Enameled Fly Line Sizes
For average trout fly-fishing an enameled line size E or F, level, is most used. It should be borne in mind that a fly-line should be selected rather with its casting qualities in view than with reference to its capacity for holding fish. A very fine line, in expert hands, will hold a very large trout; but a line that is too fine does not cast well. The line must have a certain weight in order to carry well through the air. The careless or uninformed angler frequently makes the mistake of using a light line on a heavy rod, or, possibly, a heavy line on a light rod; and in either case the result is absolute inability to cast with any sort of efficiency. Even by expert casters good casting cannot be done with a rod and line mutually unfit; and that the beginner can do better is doubtful. With carefully and well-selected tackle the beginner is sure to have his troubles; but with hastily and poorly selected tackle the agony is soon over — the tentative fly-fisherman simply quits the game.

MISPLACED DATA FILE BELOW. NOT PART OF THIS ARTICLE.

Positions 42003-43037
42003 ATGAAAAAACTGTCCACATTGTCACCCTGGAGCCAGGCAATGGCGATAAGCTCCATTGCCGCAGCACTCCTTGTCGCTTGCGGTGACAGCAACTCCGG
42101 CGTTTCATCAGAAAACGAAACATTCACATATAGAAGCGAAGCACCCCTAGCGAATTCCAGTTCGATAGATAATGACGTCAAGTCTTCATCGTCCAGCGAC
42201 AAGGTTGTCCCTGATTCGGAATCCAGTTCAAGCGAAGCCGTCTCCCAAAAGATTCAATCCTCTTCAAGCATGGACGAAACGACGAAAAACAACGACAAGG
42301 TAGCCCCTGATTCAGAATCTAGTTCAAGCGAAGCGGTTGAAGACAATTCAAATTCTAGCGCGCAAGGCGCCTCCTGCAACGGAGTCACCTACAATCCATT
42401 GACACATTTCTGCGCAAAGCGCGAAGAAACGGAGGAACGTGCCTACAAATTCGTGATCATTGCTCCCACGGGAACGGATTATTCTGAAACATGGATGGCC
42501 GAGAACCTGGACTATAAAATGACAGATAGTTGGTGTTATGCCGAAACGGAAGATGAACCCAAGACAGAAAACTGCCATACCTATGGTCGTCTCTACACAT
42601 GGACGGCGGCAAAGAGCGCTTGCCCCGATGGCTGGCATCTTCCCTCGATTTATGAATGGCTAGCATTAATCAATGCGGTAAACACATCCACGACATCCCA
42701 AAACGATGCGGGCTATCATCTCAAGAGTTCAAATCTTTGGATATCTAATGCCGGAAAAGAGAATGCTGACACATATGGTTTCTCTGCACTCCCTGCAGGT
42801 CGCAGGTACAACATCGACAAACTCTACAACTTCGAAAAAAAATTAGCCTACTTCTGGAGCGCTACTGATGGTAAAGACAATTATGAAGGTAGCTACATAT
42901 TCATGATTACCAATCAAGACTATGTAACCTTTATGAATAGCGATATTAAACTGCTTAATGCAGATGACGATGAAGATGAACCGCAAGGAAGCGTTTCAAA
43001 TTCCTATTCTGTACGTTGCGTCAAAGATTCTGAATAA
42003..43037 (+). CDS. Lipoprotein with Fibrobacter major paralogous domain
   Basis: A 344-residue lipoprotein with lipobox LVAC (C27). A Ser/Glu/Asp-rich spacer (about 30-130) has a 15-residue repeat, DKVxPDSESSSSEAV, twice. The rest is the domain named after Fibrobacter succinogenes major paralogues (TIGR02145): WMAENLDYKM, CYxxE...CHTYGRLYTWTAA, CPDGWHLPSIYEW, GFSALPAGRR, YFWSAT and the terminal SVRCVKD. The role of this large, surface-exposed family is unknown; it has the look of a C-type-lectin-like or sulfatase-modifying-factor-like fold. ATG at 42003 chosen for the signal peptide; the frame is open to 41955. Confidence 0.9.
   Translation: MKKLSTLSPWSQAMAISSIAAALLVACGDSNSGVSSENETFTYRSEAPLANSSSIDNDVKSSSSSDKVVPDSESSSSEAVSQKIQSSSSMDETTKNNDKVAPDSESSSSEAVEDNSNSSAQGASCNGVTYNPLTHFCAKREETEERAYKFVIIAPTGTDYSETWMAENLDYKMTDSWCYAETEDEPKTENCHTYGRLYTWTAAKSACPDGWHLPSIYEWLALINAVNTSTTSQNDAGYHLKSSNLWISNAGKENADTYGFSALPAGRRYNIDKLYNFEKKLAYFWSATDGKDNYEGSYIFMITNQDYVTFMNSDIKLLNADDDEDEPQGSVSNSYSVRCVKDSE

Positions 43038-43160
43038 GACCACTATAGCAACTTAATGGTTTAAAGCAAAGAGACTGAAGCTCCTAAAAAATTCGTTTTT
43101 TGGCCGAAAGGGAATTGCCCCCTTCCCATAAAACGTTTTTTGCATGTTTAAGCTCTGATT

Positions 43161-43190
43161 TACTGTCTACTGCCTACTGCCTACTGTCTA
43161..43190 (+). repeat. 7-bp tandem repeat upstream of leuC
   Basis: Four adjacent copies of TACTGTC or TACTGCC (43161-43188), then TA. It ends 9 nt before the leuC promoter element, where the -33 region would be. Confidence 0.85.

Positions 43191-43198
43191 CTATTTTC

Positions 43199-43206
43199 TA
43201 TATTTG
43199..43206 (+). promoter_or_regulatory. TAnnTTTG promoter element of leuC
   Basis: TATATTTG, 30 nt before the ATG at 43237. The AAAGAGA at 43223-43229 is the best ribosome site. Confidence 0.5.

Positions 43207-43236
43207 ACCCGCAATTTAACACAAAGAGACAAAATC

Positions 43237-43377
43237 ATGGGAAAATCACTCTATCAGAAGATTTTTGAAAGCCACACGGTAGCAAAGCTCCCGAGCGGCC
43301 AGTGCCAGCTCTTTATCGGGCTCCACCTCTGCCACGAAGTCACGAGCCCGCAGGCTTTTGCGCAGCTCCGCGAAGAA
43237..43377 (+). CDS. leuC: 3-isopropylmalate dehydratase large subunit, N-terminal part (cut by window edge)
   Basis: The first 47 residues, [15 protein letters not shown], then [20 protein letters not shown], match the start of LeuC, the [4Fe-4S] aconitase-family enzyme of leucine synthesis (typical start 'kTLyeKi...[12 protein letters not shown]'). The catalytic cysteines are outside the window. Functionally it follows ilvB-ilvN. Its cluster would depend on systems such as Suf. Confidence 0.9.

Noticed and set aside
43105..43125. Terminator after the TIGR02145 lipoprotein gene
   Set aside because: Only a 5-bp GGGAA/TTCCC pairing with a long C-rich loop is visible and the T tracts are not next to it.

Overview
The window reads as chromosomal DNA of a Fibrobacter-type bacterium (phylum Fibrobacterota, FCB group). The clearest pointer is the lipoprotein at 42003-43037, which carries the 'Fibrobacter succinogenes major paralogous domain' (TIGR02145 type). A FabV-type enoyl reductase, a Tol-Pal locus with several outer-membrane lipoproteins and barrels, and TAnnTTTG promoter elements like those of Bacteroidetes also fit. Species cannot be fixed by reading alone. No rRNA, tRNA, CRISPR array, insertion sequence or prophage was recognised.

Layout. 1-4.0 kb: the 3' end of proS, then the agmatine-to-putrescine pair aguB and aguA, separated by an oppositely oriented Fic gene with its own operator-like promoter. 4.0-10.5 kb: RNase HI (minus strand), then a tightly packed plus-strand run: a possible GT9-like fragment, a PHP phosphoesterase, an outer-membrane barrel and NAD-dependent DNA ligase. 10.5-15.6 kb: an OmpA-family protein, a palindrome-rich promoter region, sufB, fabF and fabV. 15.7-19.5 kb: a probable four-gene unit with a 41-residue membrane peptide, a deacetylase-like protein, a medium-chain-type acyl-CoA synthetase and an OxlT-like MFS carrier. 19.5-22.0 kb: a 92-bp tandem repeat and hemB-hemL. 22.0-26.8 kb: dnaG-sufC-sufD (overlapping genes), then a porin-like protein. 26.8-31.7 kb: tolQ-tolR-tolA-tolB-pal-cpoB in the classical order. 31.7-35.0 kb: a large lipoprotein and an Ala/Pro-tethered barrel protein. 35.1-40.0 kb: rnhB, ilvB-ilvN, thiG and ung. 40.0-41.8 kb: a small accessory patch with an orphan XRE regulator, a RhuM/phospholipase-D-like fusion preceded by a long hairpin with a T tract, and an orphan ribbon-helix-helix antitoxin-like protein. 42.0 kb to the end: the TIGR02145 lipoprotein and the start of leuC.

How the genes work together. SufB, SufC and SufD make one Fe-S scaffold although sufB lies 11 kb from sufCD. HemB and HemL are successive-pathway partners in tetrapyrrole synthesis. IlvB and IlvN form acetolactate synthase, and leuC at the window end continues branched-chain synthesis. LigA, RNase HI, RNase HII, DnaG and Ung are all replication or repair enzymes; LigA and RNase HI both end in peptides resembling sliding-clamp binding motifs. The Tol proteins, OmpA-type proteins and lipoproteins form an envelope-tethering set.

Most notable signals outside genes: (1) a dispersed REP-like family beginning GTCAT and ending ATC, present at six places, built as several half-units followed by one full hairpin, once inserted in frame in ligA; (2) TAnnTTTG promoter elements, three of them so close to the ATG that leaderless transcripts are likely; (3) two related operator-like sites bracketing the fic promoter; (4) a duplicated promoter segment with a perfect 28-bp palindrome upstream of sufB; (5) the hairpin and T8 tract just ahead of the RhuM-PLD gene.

For a ten-foot rod having plenty of backbone select size E. Size F is best for rods under ten feet and rather light.
It may seem to you that these lines are rather coarse for small stream fishing where the water is very clear, but the six-foot gut leader supplies the necessary terminal fineness.
A good quality size E enameled line tests 28 pounds; size F 22 pounds. Manufacturers have a tendency to make fly-lines in fancy colors. Select a line of subdued color, one that will be inconspicuous in the water. Some dealers list their lines by number instead of by letter. The following shows the corresponding sizes beginning with the smallest: No. 6=H, No. 5=G, No. 4=F, No. 3=E, No. 2=D, No. 1=C.
These lines come usually in coils of 25 yards. For ordinary occasions one coil is all that the angler need purchase; but if the fishing is to be rather heavy, as in some of the Maine streams and lakes, or for sea trout or landlocked salmon, forty yards will be necessary. A line twenty-five yards in length allows the angler, as above noted, to use a core of cheaper line when a 100- or 80-yard reel is used.
Camp, Samuel Granger. Fishing Kits and Equipment,. New York: Outing Pub., 1910. Print.
|Are you aware that Google is offering +1 to Everyone? Share your +1 with Every One of Your Friends by looking for the +1 on websites everywhere!" |
If you liked this site, click
Order Online 24 Hours a Day, 7 Days a Week, 365 Days a Year